The Road Less Traveled: Alternative Ways of Reaching Customers

Whether you sell a service or a product, expansion often requires decisions about how you plan to connect with new customers and get what you sell into their hands.

Let’s start with an unusual example: a law firm. Consider the situation facing a firm with expertise in the legal and regulatory requirements governing export and import activity. A business such as this may represent and advise clients on issues such as trade and economic sanctions, export control laws, and anti-terrorism controls.

If the partners in this firm intend to attract clients for this niche service, there is a limit to how fast it can scale up through promotion, referrals, and networking. What alternative methods might be used to generate revenue? One option is to work as a contractor with other law firms that lack this narrow expertise. Essentially, working through a different law firm is a new method of distribution.

The law firm is no different than an industrial company preparing to sell outside its home market. Both have options for working collaboratively with other companies to distribute products and services.

Strategy requires trade-offs

At the heart of the question of how to expand your market is whether to sell directly to the end user or through another company. Selling through an intermediary requires trade-offs. You will have to give something up to get the benefits you seek.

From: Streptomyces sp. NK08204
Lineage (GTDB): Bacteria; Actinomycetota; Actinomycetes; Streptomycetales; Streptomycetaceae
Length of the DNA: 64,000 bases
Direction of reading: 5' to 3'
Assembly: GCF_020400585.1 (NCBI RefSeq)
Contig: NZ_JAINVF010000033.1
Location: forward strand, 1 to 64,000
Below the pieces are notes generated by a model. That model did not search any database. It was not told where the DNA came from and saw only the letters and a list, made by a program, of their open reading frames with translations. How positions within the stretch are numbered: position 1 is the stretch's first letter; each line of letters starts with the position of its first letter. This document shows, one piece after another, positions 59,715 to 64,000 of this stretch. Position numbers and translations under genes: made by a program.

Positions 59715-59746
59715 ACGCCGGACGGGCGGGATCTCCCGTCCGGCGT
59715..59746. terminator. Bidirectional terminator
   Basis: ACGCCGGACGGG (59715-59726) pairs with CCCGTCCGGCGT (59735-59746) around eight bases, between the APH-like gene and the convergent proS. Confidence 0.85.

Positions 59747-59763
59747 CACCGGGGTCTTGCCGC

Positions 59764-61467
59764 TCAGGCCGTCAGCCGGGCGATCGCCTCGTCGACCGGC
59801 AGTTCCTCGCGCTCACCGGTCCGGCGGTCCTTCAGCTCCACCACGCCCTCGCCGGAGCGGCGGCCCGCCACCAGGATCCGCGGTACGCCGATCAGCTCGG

Let’s use an equipment manufacturer as an example. The company can sell directly to customers and it will take on 100% of both the risk and the reward. It also takes full responsibility for all functions of the business, such as financing the expansion, sales and marketing strategy, and production. A lower level of involvement could involve selecting a local company to resell products. This company would be a local dealer. In that scenario, the equipment manufacturer is taking on far less of the frontline responsibility to run a profitable business in that new market. Essentially, the equipment manufacturer is giving up some profit to work with a competent partner that brings different strengths to the table.

In some industries, there is another intermediary layer between the manufacturer and the customer. In this scenario, manufacturers sell to distributors that can store product and distribute to local dealers. In many industries, the terms “dealer” and “distributor” are used interchangeably, but the point is that your business must determine what specific value it is best suited to provide as a product or service moves through the chain of companies that lead to the end user. Your strategy, built around this insight, must embrace trade-offs, such as giving up some margin for a specific required benefit.

To evaluate trade-offs, it is crucial to properly understand the benefits of a potential arrangement. Selling through an intermediary puts you in touch with customers quickly. Usually, most of these new customers would never have the opportunity to buy from you directly. Intermediaries can also provide crucial knowledge related to what motivates customers and the process they follow when buying your product. Convenience is another valuable benefit. For example, as an alternative to hiring an experienced sales rep with an existing network, a local dealer can provide an immediate established presence in a local community with sales and service infrastructure.